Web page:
Homeowners considering solar panels often wonder “can solar panels power a whole house”? Today, modern solar panel systems are indeed powerful enough to provide electric for an entire house. Using only solar energy, many homes are opting to convert to solar panels thanks to their many benefits.
In this brief overview, we’ll explore modern advancements in solar panels and their ability to effectively power an entire house. After reading, you’ll have everything you need to know to answer your burning questions about powering a house using exclusively solar panels.
Can Solar Panels Power a Whole House?
Although solar panels have been around for quite some time, they’ve recently gained even more popularity in the last decade. As technology advanced and prices came down, more and more homeowners began to see the many benefits in using solar panels to power a home. In addition, many local and federal government incentives (such as tax credits and rebates) have incentivized homeowners to switch to solar panels.
Cost Effectiveness of Solar Panels
Homeowners wondering “can solar panels power a whole house”? often also question about the cost effectiveness of solar panels. To determine the cost effectiveness of solar panels, you’ll first need to determine your home’s energy needs. You’ll need to know how much energy, on average, your home uses per month.
Using the average energy usage, SunTalk solar can help you to calculate how much power your solar panels will need to generate in order the power your entire house. While the average energy needs are considered, energy bills are likely to fluctuate throughout the year.
Consider the Climate
The climate of your home is another important consideration when it comes to solar panels. Homes in colder and cloudier areas may not have enough sunlight in order to power a whole house. If you don’t see direct sunlight for weeks on end, this could pose a problem.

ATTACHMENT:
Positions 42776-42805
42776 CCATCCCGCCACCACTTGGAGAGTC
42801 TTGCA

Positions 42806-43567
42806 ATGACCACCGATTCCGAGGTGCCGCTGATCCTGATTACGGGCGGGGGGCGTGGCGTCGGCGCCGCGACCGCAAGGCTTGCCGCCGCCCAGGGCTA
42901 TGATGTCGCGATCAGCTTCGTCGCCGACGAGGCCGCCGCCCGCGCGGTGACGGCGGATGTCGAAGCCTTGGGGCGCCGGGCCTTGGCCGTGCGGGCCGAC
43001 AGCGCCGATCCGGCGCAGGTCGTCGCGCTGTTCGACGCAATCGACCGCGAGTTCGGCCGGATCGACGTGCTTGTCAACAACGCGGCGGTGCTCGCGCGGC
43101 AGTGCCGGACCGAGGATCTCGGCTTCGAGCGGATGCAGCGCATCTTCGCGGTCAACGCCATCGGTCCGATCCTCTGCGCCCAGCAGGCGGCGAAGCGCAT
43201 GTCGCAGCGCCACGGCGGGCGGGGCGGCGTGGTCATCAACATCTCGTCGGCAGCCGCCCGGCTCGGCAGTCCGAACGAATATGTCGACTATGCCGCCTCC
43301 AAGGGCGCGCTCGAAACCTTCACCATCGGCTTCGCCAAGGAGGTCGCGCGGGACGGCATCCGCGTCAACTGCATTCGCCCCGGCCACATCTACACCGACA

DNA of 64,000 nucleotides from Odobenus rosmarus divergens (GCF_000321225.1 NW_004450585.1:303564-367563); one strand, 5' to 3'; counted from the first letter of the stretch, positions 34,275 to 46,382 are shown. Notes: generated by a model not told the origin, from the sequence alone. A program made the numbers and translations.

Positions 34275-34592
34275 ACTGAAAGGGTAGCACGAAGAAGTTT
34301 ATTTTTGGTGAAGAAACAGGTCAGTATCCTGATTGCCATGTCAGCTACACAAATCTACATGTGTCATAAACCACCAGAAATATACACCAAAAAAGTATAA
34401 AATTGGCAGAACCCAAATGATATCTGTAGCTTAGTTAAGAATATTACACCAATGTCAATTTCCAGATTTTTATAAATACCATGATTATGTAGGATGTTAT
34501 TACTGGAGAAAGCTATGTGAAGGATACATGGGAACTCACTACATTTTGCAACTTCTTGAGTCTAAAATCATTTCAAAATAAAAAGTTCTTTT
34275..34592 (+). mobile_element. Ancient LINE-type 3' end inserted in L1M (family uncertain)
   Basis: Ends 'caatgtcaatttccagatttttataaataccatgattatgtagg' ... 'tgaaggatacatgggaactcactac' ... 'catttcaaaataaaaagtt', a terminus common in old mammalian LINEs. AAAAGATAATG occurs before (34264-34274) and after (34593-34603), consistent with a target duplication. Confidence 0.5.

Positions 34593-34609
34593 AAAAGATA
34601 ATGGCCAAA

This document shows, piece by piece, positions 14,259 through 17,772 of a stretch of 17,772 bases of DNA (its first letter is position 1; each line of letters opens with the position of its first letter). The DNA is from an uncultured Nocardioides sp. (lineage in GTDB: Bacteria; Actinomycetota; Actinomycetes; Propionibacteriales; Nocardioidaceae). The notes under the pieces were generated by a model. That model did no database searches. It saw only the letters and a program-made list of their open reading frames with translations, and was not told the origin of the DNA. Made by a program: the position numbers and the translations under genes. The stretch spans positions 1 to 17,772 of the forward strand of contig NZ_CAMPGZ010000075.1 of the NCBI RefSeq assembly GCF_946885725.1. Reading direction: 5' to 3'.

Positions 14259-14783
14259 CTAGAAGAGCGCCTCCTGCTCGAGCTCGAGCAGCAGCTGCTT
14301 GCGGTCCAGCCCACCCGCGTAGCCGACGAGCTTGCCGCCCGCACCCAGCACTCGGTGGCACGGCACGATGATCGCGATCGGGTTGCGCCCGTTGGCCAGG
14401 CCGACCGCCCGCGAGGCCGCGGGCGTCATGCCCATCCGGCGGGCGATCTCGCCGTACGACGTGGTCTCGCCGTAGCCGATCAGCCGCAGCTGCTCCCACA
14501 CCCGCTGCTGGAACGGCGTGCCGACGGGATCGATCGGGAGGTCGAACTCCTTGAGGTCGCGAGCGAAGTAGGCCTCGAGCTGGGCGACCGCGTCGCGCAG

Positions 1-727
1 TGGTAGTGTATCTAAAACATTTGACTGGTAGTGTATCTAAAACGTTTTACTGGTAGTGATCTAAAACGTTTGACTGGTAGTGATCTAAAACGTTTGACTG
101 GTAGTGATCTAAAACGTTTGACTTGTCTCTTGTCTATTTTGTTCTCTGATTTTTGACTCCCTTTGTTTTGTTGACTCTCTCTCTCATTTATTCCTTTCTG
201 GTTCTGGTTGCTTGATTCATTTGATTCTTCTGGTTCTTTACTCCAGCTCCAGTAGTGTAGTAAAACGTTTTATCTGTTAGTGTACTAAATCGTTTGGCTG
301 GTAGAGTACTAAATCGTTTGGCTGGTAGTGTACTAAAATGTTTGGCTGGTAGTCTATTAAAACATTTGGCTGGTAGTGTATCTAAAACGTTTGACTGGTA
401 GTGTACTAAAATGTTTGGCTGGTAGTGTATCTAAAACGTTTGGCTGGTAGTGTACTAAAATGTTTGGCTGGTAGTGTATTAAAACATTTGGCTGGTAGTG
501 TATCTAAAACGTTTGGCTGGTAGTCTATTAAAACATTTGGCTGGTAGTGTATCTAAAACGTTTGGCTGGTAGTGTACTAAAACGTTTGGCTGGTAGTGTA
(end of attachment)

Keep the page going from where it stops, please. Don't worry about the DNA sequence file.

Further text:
You’ll also want to take a look at the number of trees surrounding your property. Tall trees that produce large shady areas may block sunlight’s ability to reach your solar panels.
Direct Sunlight Needs
The number of hours of direct sunlight your home receives each day is an important consideration. Making an estimate of the average number of daylight hours of direct sunlight can be useful in determining your needs for solar panels.
Fortunately our beautiful state, Colorado, is an excellent place for solar panels! Residents of the Centennial State enjoy several sunny days per year that are well above the national average.
Residential solar panels in Colorado can often overproduce the power needed for many homes during the long summer days. However, when days are shorter in winter, the panels may be blanketed with snow and produce less power. In this way, the electricity production can balance out annually producing an amount that enables you to run your whole house on solar energy alone!
What’s Your Home’s Monthly Energy Consumption Rate?
According to the U.S. Energy Information Administration, “in 2019, the average annual electricity consumption for a U.S. residential utility customer was 10,649 kilowatt-hours (kWh), an average of about 877 kWh per month.”
For simplicity’s sake, let’s round that number up to 900 kWh per month. And let’s assume that this number applies to most residential properties in the United States. If we divide 900 by 30, we can determine that most homes consume 30 kWh per day or 1.25 kWh per hour.
That being said, it’s important to remember that this number does vary depending on the size of your home and the amount of household energy consumption. You may be able to find your home’s specific energy consumption rate listed on your monthly electricity bill. Be sure to check that out before making your own calculations